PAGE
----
During a joint public hearing, the Madison County (CA) Supervisors unanimously approved a special use permit for a 175-foot tower proposed by Community Wireless Structures (CWS). The Orange County Review reported the site is slated for a 376.2-acre parcel of private property near the Turnpike and will provide coverage in the highway corridor.
The facility will consist of a 50-foot by a 100-foot fenced-in compound with a 175-foot tall monopole. Initially, the tower was proposed at 199-feet tall, but the height was decreased based on the State Historic Preservation Office’s request.
CWS legal representative Butch Davies said the project has been in the works for approximately three years. He added that the location would “provide significant service to an area that is not currently served.” The tower would include space for use by the county’s emergency services, reported the Review, and two carriers, including Verizon Wireless, are already interested in co-locating on the tower.
“It really fills in and covers the hole in the donut,” Davies said about the impact the tower would have on the lack of service currently on Rt. 231 and Route 20. “It offers access to fixed wireless broadband and mobile wireless, plus improved public safety.”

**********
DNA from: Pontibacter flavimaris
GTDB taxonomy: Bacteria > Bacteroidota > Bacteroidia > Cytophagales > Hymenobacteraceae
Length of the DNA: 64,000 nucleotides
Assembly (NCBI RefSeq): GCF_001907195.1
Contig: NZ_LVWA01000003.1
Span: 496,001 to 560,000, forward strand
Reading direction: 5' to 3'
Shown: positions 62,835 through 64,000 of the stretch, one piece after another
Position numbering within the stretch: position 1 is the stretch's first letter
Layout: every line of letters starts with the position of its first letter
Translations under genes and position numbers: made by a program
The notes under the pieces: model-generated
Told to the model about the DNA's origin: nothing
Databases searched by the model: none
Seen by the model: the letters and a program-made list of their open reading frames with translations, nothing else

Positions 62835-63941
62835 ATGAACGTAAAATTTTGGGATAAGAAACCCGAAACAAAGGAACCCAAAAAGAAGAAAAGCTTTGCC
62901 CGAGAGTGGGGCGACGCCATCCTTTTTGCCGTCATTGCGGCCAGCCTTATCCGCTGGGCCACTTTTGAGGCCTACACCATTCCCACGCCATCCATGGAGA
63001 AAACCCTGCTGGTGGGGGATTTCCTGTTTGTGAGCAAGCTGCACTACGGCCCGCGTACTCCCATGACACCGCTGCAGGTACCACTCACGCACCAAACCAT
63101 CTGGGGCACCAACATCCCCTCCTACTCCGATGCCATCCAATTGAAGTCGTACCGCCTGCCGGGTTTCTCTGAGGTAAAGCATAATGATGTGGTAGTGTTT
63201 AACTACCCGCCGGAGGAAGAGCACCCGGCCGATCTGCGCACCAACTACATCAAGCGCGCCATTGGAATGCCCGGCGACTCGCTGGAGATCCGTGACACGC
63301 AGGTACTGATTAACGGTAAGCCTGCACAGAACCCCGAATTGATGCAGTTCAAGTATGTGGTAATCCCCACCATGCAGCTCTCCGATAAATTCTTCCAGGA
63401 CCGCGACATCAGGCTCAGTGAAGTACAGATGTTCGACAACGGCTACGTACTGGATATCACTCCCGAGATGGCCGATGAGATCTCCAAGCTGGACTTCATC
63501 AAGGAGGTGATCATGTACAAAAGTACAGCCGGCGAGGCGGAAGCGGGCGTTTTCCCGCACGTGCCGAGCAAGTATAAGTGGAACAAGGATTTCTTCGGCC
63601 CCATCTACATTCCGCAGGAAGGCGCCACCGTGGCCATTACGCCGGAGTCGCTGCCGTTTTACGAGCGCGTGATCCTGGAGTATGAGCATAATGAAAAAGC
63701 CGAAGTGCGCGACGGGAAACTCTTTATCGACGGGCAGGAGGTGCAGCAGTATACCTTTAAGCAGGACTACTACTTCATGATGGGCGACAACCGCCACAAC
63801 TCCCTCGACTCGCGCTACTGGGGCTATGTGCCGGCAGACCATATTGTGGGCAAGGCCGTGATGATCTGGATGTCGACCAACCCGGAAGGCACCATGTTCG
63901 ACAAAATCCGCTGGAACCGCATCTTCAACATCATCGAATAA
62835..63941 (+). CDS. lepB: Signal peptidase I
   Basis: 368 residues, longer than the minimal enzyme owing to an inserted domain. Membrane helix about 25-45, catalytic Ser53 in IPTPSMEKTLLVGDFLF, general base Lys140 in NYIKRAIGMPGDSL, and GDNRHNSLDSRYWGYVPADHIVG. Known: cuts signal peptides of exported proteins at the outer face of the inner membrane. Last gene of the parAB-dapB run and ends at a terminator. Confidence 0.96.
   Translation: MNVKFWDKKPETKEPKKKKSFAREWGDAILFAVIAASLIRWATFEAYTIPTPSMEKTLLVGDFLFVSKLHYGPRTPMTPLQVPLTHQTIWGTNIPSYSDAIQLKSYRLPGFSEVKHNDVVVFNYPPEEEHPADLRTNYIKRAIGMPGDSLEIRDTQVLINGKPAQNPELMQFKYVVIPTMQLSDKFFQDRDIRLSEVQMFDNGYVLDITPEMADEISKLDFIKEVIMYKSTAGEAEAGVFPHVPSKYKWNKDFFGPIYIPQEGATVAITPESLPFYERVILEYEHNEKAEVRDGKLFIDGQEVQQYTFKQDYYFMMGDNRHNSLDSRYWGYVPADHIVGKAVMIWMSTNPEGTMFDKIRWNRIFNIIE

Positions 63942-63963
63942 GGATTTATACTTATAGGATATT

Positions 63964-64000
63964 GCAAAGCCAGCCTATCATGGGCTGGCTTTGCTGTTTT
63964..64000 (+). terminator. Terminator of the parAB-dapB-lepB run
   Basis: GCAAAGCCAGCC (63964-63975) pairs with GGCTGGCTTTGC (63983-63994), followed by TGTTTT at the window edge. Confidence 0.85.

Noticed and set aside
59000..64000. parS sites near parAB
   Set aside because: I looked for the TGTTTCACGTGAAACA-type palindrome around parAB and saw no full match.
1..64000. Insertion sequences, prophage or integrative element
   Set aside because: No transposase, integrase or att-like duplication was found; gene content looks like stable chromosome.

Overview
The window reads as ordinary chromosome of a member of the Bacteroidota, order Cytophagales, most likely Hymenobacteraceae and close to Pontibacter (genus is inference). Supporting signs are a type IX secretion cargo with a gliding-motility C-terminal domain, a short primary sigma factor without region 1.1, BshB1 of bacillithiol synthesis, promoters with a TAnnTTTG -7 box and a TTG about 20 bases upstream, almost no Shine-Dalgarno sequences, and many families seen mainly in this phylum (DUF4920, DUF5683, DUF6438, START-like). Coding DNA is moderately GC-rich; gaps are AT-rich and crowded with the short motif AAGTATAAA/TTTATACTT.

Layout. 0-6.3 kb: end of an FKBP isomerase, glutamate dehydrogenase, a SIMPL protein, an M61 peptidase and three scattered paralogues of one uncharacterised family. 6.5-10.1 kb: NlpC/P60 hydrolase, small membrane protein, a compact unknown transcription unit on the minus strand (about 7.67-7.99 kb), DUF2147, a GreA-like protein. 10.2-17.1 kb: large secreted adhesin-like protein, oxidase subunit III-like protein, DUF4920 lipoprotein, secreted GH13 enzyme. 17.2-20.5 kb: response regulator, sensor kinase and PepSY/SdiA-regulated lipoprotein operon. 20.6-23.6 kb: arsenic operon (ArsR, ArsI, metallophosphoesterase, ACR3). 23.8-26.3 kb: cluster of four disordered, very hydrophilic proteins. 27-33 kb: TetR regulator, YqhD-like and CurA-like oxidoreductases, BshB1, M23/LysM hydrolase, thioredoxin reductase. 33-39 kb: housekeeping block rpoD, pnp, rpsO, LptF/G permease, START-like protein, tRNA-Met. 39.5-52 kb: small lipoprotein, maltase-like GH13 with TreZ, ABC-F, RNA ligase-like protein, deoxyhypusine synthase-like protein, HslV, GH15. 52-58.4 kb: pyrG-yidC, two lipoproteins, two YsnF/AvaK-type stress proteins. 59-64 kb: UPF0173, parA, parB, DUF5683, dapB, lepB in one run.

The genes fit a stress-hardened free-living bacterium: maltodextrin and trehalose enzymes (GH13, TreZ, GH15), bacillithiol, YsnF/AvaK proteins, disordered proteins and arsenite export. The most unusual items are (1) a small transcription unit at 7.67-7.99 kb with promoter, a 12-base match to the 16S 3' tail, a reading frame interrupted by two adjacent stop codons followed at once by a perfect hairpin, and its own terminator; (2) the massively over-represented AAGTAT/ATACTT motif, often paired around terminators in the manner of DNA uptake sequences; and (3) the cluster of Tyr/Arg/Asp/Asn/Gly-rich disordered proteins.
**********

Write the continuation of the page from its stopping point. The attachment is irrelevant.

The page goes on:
According to Madison County Director of Emergency Communications Brian Gordon, the tower will be beneficial to public safety since, currently, little to no service exists in that area. He added that in most cases, a call to 911 from the area would be directed to Orange County Emergency Communications, which could result in a delay in services. However, the new tower would eliminate that problem and provide first responders with alternate communications during emergencies.
Fire company member Steve Hoffman added that firefighters couldn’t communicate back to the firehouse due to lack of service. “If we can save one life with the cell tower going up, we’ve done something great,” he said.
Several residents did oppose the project via letters to the supervisors and planning commission. One neighbor said the tower would be an “eyesore” along the scenic byway and questioned why it was necessary when other towers exist in the area, reported the Review.
Resident William Rother said the photos CWS provided were “misleading” and that other locations were presented that would have allowed for a more minimized view of the monopole. He also said new technologies are being developed which would utilize satellites for cell phone communications, making cell towers obsolete. “Don’t impact the landscape forever for a short-time need,” he said.
Supervisor Charlotte Hoffman said she remembers when the first tower came to the county, people were upset, but now no one notices it. “This is needed,” she added.